Topic: Kalispel

The Spokanes in Council

Headquarters Expedition against Northern Indians Camp on the Ned-whauld River, W. T. Lat. 47 Deg., 24 Min. N. September 24, 1858 Sir: I have the honor to submit a continuation of the history of my operations since the 21st, the date of my last communication (No. 18). Marching from my camp on the morning of the 22d, at the distance of three miles we emerged from the woods onto the open prairie, and after pursuing a west-southwest course for eighteen miles over a rolling country thinly studded with pines we reached this place and encamped. Before reaching here I was advised that the whole Spokane nation were at hand, with all their chiefs, headmen, and warriors, ready and willing to submit to such terms as I should dictate. Yesterday at 10 o’clock a. m. I assembled the Indians in council, and after enumerating the crimes they had committed, I made the same demands upon them which had been made upon the Coeur d’Alenes. Speeches were made by the principal chiefs. They acknowledged their crimes, and expressed great sorrow for what they had done, and thank fullness for the mercy extended to them. They stated that they were all ready to sign the treaty and comply in good faith with all its stipulations. The chiefs Garey, Polothin, and Mil-kap-si were present; the first two are Spokane, the last is a...

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Jocko Reservation

Flathead Agency Report of Special Agent Horatio L. Seward on the Indians of the Jocko reservation, Flathead agency, Montana, December 1890, and January 1891. Names of Indian tribes or parts of tribes occupying said reservation: 1The statements giving tribes, areas, and laws for agencies are from the Report of the Commissioner or Indian Affairs, 1800, pages 434-445. The population is a result of the census. Bitter Root, Carlos band, Flathead, Kutenay, Lower Kalispal, and Pend d’Oreille. The unallotted area of this reservation is 1,433,600 acres, or 2,240 square miles. The reservation has been partly surveyed. It was established, altered,...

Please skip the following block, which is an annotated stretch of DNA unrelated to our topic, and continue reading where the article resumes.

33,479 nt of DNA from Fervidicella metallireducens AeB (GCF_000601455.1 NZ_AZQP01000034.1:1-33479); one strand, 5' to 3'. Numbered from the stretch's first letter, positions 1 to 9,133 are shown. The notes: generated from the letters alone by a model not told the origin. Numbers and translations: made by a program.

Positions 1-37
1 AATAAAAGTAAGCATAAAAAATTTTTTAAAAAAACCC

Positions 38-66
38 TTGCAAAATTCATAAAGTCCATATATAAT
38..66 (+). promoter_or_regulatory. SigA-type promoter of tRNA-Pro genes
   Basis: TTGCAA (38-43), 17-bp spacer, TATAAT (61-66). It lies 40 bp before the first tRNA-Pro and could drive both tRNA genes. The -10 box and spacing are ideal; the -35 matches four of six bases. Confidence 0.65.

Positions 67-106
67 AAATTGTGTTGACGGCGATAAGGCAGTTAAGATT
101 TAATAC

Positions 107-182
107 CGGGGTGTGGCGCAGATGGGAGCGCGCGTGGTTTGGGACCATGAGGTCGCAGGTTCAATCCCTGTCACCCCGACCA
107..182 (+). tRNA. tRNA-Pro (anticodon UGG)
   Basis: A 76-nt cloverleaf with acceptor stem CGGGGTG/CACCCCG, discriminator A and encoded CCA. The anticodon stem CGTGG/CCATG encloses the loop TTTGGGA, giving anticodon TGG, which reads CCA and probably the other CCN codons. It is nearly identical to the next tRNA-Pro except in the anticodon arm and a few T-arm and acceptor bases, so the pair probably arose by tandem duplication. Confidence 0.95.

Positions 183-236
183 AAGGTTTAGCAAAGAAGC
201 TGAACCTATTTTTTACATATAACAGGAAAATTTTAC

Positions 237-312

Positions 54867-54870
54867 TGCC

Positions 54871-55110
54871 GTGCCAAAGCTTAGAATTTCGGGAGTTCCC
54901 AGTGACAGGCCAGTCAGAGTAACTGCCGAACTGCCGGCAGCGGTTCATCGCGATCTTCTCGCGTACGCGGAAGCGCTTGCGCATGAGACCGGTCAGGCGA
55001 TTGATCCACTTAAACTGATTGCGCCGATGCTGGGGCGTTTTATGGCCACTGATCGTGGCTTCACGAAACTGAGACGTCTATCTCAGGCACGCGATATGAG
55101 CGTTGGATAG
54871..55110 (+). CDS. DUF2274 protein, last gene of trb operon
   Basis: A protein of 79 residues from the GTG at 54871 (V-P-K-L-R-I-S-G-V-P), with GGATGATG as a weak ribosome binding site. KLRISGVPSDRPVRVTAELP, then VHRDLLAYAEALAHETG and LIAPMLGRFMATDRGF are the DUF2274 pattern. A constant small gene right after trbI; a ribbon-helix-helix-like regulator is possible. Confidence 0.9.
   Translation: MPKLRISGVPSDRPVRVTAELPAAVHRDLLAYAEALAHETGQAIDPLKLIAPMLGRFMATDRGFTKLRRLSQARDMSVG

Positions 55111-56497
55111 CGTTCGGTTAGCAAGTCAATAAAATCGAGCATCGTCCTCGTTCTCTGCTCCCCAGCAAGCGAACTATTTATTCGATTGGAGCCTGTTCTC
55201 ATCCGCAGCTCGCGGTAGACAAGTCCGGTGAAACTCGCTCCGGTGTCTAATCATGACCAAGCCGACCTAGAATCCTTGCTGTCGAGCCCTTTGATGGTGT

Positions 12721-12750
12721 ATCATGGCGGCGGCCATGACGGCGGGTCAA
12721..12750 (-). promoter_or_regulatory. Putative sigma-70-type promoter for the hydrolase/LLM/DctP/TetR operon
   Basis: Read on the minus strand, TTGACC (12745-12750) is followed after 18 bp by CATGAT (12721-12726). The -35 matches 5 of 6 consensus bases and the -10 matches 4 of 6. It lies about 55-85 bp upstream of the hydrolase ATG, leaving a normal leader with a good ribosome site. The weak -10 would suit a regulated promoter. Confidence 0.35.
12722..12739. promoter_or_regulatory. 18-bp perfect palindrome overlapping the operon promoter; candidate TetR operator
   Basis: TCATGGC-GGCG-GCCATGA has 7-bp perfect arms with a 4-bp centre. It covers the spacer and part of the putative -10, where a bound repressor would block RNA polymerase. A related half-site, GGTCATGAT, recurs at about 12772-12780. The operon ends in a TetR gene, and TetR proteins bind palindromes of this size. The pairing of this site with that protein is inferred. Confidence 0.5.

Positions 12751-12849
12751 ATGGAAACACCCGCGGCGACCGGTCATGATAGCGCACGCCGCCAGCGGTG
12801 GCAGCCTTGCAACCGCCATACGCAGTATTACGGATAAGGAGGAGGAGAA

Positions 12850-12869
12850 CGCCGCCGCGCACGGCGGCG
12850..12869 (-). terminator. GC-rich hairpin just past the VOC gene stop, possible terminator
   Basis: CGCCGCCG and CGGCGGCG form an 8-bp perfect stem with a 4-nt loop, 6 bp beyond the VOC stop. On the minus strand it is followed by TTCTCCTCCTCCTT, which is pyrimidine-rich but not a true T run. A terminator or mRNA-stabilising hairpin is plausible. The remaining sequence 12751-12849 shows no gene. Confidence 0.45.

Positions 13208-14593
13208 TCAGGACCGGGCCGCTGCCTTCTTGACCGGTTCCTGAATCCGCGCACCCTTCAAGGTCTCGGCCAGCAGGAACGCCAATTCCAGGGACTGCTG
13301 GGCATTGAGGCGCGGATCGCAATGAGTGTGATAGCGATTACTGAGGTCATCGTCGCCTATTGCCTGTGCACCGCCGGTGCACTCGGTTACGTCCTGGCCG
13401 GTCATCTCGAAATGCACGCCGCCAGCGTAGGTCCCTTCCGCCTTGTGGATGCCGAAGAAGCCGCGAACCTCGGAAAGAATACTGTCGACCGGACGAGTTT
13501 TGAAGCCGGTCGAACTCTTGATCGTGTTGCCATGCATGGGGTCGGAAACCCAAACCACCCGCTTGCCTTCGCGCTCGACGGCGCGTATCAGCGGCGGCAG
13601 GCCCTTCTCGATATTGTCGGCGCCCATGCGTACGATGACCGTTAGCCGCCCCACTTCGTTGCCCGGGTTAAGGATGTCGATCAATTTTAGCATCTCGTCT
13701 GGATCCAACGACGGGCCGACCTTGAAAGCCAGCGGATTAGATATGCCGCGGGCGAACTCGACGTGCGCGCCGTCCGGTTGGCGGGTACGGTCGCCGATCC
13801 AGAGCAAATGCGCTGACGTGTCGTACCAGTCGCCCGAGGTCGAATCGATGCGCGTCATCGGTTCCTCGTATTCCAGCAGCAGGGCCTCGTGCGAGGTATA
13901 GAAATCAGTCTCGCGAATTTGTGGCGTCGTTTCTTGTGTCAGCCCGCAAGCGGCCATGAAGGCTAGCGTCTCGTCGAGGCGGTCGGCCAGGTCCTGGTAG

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Kalispel Indians

Kalispel Indians. On Pend Oreille River and Lake, Priest Lake, and the lower course of Clark’s Fork. They were said to have extended east-ward to Thompson Lake and Horse Plains and to have hunted over some of the Salmon River country, Canada, and were formerly said to have extended to Flathead Lake and Missoula.

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Blackfeet Tribe in War

The Blackfeet were a warlike people. How it may have been in the old days, before the coming of the white men, we do not know. Very likely, in early times, they were usually at peace with neighboring tribes, or, if quarrels took place, battles were fought, and men killed, this was only in angry dispute over what each party considered its rights. Their wars were probably not general, nor could they have been very bloody. When, however, horses came into the possession of the Indians, all this must have soon become changed. Hitherto there had really been no incentive to war. From time to time expeditions may have gone out to kill enemies, for glory, or to take revenge for some injury, but war had not yet been made desirable by the hope of plunder, for none of their neighbors any more than themselves had property which was worth capturing and taking away. Primitive arms, dogs, clothing, and dried meat were common to all the tribes, and were their only possessions, and usually each tribe had an abundance of all these. It was not worth any man’s while to make long journeys and to run into danger merely to increase his store of such property, when his present possessions were more than sufficient to meet all his wants. Even if such things had seemed desirable plunder, the amount...

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Blackfoot Tribe, Past and Present

Fifty years ago the name Blackfoot was one of terrible meaning to the white traveler who passed across that desolate buffalo-trodden waste which lay to the north of the Yellowstone River and east of the Rocky Mountains. This was the Blackfoot land, the undisputed home of a people which is said to have numbered in one of its tribes the Pi-k[)u]n’-i 8000 lodges, or 40,000 persons. Besides these, there were the Blackfeet and the Bloods, three tribes of one nation, speaking the same language, having the same customs, and holding the same religious faith. But this land had not always been the home of the Blackfeet. Long ago, before the coming of the white men, they had lived in another country far to the north and east, about Lesser Slave Lake, ranging between Peace River and the Saskatchewan, and having for their neighbors on the north the Beaver Indians. Then the Blackfeet were a timber people. It is said that about two hundred years ago the Chippeweyans from the east invaded this country and drove them south and west. Whether or no this is true, it is quite certain that not many generations back the Blackfeet lived on the North Saskatchewan River and to the north of that stream. 1For a more extended account of this migration, see American Anthropologist, April, 1892, p. 153 Gradually working their way westward,...

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